Scott Brown, Ron Paul, The CPAC Straw Poll and 2012

Let’s talk just a little about the 2012 presidential election. I’d like to make three related points:
(1) Nobody should be touting Scott Brown as a 2012 presidential candidate.
(2) The GOP is going to be picking from a bench that is short on candidates with the experience we need.
(3) It’s a good thing that Ron Paul won the “straw poll” of 2012 candidates at the Conservative Political Action Conference (CPAC) last week.
Now, as a general rule, it’s not a great time for Republicans and conservatives to be talking about the 2012 election. We have more than enough on our plates fighting the policy battles (Obamacare and otherwise) that will dominate the rest of the year, as well as the numerous elections to be contested in 2010. In fact, the Right has benefitted – much as the Left did in 2005-06 – from its lack of a single, identifiable leader; as hard as the Obama White House has tried to personalize attacks on its critics, the absence of a single leader to pick on means that voters’ attention has remained fixed on Obama’s own failures (and rightly so, given the overwhelming majorities he has in both Houses of Congress). But sometimes it’s necessary to head off problems before they develop.
Scott Brown For … Senator
Since Scott Brown’s stunning victory in the special Senate election in Massachusetts in January, he’s been the man in demand for Republicans everywhere who are looking to rub off some of the magic that allowed him to win the first GOP Senate seat in the Bay State in decades. Inevitably, there have been rumblings here and there about running Brown for president in 2012 against Obama – hey, he can win in Massachusetts, why not?
Hold on there, tiger.
First of all, analysis by following the latest shift in the wind is the worst kind of punditry. A good number of the people touting Brown, a fairly liberal but populist New England Republican, were touting conservative (and also newly-elected) Virginia Governor Bob McDonnell back in November, in both cases because of the whole “shiny new toy” factor. A new candidate who hasn’t had time to accumulate baggage, make compromises and make enemies always looks appealing, because you can wishcast all sorts of things onto them. But that’s a lousy way to pick a potential president or a potential national candidate.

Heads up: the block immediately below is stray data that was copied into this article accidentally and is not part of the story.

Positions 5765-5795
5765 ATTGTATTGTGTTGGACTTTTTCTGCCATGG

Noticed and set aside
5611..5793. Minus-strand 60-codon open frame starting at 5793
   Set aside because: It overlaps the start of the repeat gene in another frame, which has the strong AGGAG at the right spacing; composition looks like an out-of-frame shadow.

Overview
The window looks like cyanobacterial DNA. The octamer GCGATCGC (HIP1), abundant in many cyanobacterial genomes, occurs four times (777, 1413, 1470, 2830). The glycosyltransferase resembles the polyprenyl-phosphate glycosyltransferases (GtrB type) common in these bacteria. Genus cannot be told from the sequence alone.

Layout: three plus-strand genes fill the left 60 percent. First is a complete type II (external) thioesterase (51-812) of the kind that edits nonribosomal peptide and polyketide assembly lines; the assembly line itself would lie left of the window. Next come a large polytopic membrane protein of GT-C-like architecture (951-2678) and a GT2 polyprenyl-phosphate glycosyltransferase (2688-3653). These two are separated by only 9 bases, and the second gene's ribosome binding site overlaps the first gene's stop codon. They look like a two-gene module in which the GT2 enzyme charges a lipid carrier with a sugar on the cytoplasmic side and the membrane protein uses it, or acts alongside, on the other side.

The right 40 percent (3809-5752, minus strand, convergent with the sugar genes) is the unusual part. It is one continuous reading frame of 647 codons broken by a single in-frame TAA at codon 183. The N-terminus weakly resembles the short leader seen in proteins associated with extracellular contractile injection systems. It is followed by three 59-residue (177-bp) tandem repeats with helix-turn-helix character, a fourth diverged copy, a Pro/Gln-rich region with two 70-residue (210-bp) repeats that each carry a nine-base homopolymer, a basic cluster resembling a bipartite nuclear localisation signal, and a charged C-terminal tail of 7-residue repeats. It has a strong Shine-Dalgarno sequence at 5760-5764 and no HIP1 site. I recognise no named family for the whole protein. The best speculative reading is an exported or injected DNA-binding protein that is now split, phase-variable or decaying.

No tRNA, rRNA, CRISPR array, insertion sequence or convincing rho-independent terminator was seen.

McDonnell, at least, is a plausible national figure, if you add in some experience and he compiles a successful track record in office – he’s already been the state Attorney General, and is embarking on a term as the state’s chief executive, the closest thing our political system offers (in some ways even moreso than the Vice Presidency) to good training to be President. And running and hopefully governing as a conservative in a “purple” state, McDonnell could conceivably build a record that makes him appealing both to Republican primary voters and the voters of his own state.
Not so for Scott Brown. One can hope that Brown’s populist campaign stands as a reminder to him, as he serves, that there are some conservative principles that are enduringly popular even in Massachusetts. But the simple reality is that the voters in Brown’s state won’t re-elect him in 2012 if he starts acting like a guy who’s thinking as a Republican presidential candidate, and Republican primary voters won’t warm to him if he votes as a Massachusetts Republican. We saw how well it worked out in 2008 for Mitt Romney, who bailed out on running for re-election in 2006 only to be rejected by GOP presidential primary voters in 2008. The most conspicuous issue on which this is the case is abortion, the subject of some of Romney’s most glaring flip-flops and a significant Achilles heel as well for serious GOP candidates like Rudy Giuliani; Brown is something of a moderate on the issue, but remains essentially pro-choice, and while there’s plenty of room in the tent for guys like that, it would be a non-starter for someone running to lead a basically pro-life party (the failure of Rudy’s campaign has largely convinced me that this is a circle that may just be impossible to square because it leaves the candidate with too little margin for error in other ways). You could pick more examples down the line of less-prominent issues.